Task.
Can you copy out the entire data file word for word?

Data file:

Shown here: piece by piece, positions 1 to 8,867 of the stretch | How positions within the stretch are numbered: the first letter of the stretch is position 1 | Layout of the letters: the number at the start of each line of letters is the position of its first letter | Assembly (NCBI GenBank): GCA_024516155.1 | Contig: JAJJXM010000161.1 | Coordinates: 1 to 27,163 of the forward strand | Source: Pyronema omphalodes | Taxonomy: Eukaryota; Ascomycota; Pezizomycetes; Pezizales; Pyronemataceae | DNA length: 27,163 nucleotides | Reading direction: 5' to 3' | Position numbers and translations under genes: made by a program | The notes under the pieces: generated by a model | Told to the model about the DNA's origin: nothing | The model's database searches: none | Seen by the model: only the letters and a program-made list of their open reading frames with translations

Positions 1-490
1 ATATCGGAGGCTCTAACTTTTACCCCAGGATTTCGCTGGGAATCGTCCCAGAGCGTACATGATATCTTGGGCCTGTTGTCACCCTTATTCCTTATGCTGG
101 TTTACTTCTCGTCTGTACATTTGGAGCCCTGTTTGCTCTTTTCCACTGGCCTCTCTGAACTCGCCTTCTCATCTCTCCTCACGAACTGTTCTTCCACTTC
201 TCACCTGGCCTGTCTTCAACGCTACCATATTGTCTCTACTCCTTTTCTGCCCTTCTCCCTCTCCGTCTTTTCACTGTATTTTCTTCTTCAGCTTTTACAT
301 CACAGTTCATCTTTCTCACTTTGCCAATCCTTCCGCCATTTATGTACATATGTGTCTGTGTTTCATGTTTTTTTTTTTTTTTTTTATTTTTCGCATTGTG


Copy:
Shown here: piece by piece, positions 1 to 8,867 of the stretch | How positions within the stretch are numbered: the first letter of the stretch is position 1 | Layout of the letters: the number at the start of each line of letters is the position of its first letter | Assembly (NCBI GenBank): GCA_024516155.1 | Contig: JAJJXM010000161.1 | Coordinates: 1 to 27,163 of the forward strand | Source: Pyronema omphalodes | Taxonomy: Eukaryota; Ascomycota; Pezizomycetes; Pezizales; Pyronemataceae | DNA length: 27,163 nucleotides | Reading direction: 5' to 3' | Position numbers and translations under genes: made by a program | The notes under the pieces: generated by a model | Told to the model about the DNA's origin: nothing | The model's database searches: none | Seen by the model: only the letters and a program-made list of their open reading frames with translations

Positions 1-490
1 ATATCGGAGGCTCTAACTTTTACCCCAGGATTTCGCTGGGAATCGTCCCAGAGCGTACATGATATCTTGGGCCTGTTGTCACCCTTATTCCTTATGCTGG
101 TTTACTTCTCGTCTGTACATTTGGAGCCCTGTTTGCTCTTTTCCACTGGCCTCTCTGAACTCGCCTTCTCATCTCTCCTCACGAACTGTTCTTCCACTTC
201 TCACCTGGCCTGTCTTCAACGCTACCATATTGTCTCTACTCCTTTTCTGCCCTTCTCCCTCTCCGTCTTTTCACTGTATTTTCTTCTTCAGCTTTTACAT
301 CACAGTTCATCTTTCTCACTTTGCCAATCCTTCCGCCATTTATGTACATATGTGTCTGTGTTTCATGTTTTTTTTTTTTTTTTTTATTTTTCGCATTGTG